Booth also produces lovely hand-made and limited-edition folio books, which might be our new favorite collectibles. Check out the whole roster of projects here, and keep your eyes peeled for illustrations in places like Bust magazine.

Juanita Cardenas

Published April 22, 2010 by Molly

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Colombia-born Juanita Cardenas has lived in Bogota, Miami, New York, Buenos Aires and Barcelona. Her drawings? We love ‘em. Her puppets? Freaky and rad. Cardenas has a talent with color (dig her virtuosic use of pink—not an easy hue!) and an eye for unexpectedly pleasing compositions; there’s no doubt about either of those things.

We’re equally entranced, however, by the artist’s sketchbooks, which are been scanned and offered up for greedy eyes to devour. Each turning of the page reveals a fresh experiment, whether that be a figure drawing or a tangle of lines or a rainbow of abstracted faces, like sherbet spilled across the paper. Totally enchanting.

Jaakko Pallasvuo

Published April 15, 2010 by Molly

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Jaakko Pallasvuo has a name that sounds like a smoked Finnish delicacy and an aesthetic that blends wintry spareness with controlled riots of emotion.

Pallasvuo’s production rate and versatility are both impressive. There are the books and zines, a rewarding and oft-updated Flickr account, an alarming knack for painting beautiful scenes of distress and dischord, and an entertainingly stream-of-conscious tumblr to top it all off.

The website is set up so that it’s easy and fun to tour the premises of Pallasvuo’s impressive brain. Think of it as a mini-vacation of the mind, and eyeballs.

Baddies

Published February 16, 2010 by Molly

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Any kind of art that gets described as “zany” is either really good or REALLY bad. It’s one of those tricky adjectives. You have to proceed with caution when you encounter it.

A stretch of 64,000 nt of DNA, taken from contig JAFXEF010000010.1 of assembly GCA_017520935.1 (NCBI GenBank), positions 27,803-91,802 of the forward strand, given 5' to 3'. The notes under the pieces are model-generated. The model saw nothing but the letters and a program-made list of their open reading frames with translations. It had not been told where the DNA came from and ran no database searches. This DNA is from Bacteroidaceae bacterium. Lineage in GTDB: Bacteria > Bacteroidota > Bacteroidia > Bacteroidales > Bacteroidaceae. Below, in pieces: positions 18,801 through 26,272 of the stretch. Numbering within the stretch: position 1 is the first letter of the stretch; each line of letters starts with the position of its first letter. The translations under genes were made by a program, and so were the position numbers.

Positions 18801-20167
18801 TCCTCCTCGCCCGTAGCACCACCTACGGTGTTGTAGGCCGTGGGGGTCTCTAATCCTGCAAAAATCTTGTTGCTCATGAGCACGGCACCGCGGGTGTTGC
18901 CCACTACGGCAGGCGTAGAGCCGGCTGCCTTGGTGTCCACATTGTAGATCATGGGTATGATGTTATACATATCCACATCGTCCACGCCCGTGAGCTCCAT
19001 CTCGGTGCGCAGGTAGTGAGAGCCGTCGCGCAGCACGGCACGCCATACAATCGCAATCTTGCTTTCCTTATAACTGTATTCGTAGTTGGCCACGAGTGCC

Luckily! David Stromberg’s Baddies falls on the “really good” side of the zany divide. It has also been described, by everyone from the LA Times to Aimee Bender, as strange, eccentric, wonderful and darkly funny. The book reads like an especially polished sketchbook of witty cartoons and mini-narratives, some of them the visual equivalent of one-liners with Glen Baxter-ish captions like “Cosmonaut Oleg Grandolovichsky has opted not to return to the shuttle”. How droll!

Sweetness and bite and wild things

Published January 5, 2010 by Molly

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From the mind and pen of Ron Regé Jr. come images that rival Where’s Waldo in sheer intricacy and detail. Stop Thinking Start Sleeping Stop Sleeping Start Living is issue twelve of the cartoonist/musician’s long-running comic series Yeast Hoist, and it compiles drawings, sketchbook excerpts, and odd scraps produced within a five-year span and bound up nicely in a cherry-red cover. Regé’s subjects range from suburban pastorals to mental breakdowns to messy offices, and all are brought to life with the kind of scrupulous detail born of a lifetime of doodling (and some sharp peepers).

(Not to mention Ron’s sick Wild Things tribute over at Vice!)

From My Mom’s Sketchbook

Published August 28, 2009 by Spike


A day on the lower east side.